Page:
Another beautiful work that God does in the heart of the convert is to place Himself above all other things. Higher than any other goal, higher than any other happiness or pleasure. The converted one has a newfound delight in knowing and experiencing God. It is just the beginning of an eternal, indescribable satisfaction that comes from attaining that which is desired above all other things... That is what happens in the heart of a convert! God establishes Himself as the greatest desire- and then allows Himself to be had. Now in part, in fullness later. That kind of fulfillment leaves a mark:
“Delight yourself in the LORD;” says David, “And He will give you the desires of your heart.” -Psalm 37:4
Augustine said of his own conversion: 
How sweet all at once it was for me to be rid of those fruitless joys which I had once feared to lose . . ! You drove them from me, you who are the true, the sovereign joy. You drove them from me and took their place, you who are sweeter than all pleasure.
Of her conversion, Kirsten Powers wrote, 
Everything had changed. I’ll never forget standing outside that apartment on the Upper East Side and saying to myself, “It’s true. It’s completely true.” The world looked entirely different, like a veil had been lifted off it. I had not an iota of doubt. I was filled with indescribable joy.
Finally, Author and Pastor John Piper describes conversion this way: 
We are converted when Christ becomes a treasure in whom we find so much delight that trusting him, obeying him, and turning from all that belittles him becomes our normal habit.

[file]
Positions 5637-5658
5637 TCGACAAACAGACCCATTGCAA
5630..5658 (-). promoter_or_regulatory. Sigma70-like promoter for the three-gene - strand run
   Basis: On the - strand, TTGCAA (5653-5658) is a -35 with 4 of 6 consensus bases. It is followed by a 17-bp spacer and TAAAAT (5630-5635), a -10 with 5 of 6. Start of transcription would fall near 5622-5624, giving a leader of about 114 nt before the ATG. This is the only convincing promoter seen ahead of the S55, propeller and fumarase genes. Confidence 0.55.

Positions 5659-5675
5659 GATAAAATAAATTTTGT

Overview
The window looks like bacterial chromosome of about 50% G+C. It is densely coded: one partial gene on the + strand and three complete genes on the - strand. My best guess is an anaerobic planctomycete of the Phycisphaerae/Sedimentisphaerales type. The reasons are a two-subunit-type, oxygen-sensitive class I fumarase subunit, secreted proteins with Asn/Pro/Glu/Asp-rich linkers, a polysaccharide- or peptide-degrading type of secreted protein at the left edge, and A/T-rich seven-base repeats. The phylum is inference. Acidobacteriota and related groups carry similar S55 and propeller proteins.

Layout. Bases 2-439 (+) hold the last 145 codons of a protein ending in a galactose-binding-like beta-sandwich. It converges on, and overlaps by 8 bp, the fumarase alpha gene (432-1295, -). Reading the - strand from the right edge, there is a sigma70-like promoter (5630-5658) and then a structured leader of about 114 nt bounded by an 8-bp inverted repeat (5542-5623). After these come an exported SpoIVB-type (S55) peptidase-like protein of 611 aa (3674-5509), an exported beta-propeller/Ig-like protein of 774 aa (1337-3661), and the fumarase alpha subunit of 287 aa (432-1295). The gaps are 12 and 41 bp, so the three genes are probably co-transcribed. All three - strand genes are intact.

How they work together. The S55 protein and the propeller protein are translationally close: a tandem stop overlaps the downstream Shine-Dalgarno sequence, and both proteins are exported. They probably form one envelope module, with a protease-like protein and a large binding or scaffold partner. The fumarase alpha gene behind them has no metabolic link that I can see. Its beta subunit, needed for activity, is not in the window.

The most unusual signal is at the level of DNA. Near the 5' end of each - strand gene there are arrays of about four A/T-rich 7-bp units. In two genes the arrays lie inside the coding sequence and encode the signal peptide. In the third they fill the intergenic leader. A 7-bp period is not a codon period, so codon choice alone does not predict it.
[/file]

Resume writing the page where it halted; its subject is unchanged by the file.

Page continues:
The kingdom of heaven is like a treasure hidden in the field, which a man found and hid again; and from joy over it he goes and sells all that he has and buys that field. 
-Mathew 13:44
Are you converted? Have you placed your faith in Christ alone and repented of your sin? If that’s a difficult question for you to answer- maybe another would help: Has Christ become your joy? If not, seek Him today. Pray and read the Scripture. Turn from your own way and follow Him. Trust in Him alone to save you. Today is the day of salvation!

Wednesday, November 21, 2018

Conversion, Part 2.

Last time, we established that conversion is our willing response to the gospel. In conversion, we sincerely repent of our sin and place our trust in Christ for salvation. Today, we'll look at repentance and faith in a little more detail. 

Throughout the New Testament, sinners are urged to respond to the gospel- they are urged to repent and to believe. Some passages only give one of the commands, but it is clear from the whole of scripture that one can never be separated from the other. In other words, there is no saving faith that does not include repentance – and there is no true turning from sin apart from faith in Christ. The two go hand in hand. As Greg Gilbert writes in his book What Is The Gospel?, faith and repentance are two sides of a single coin.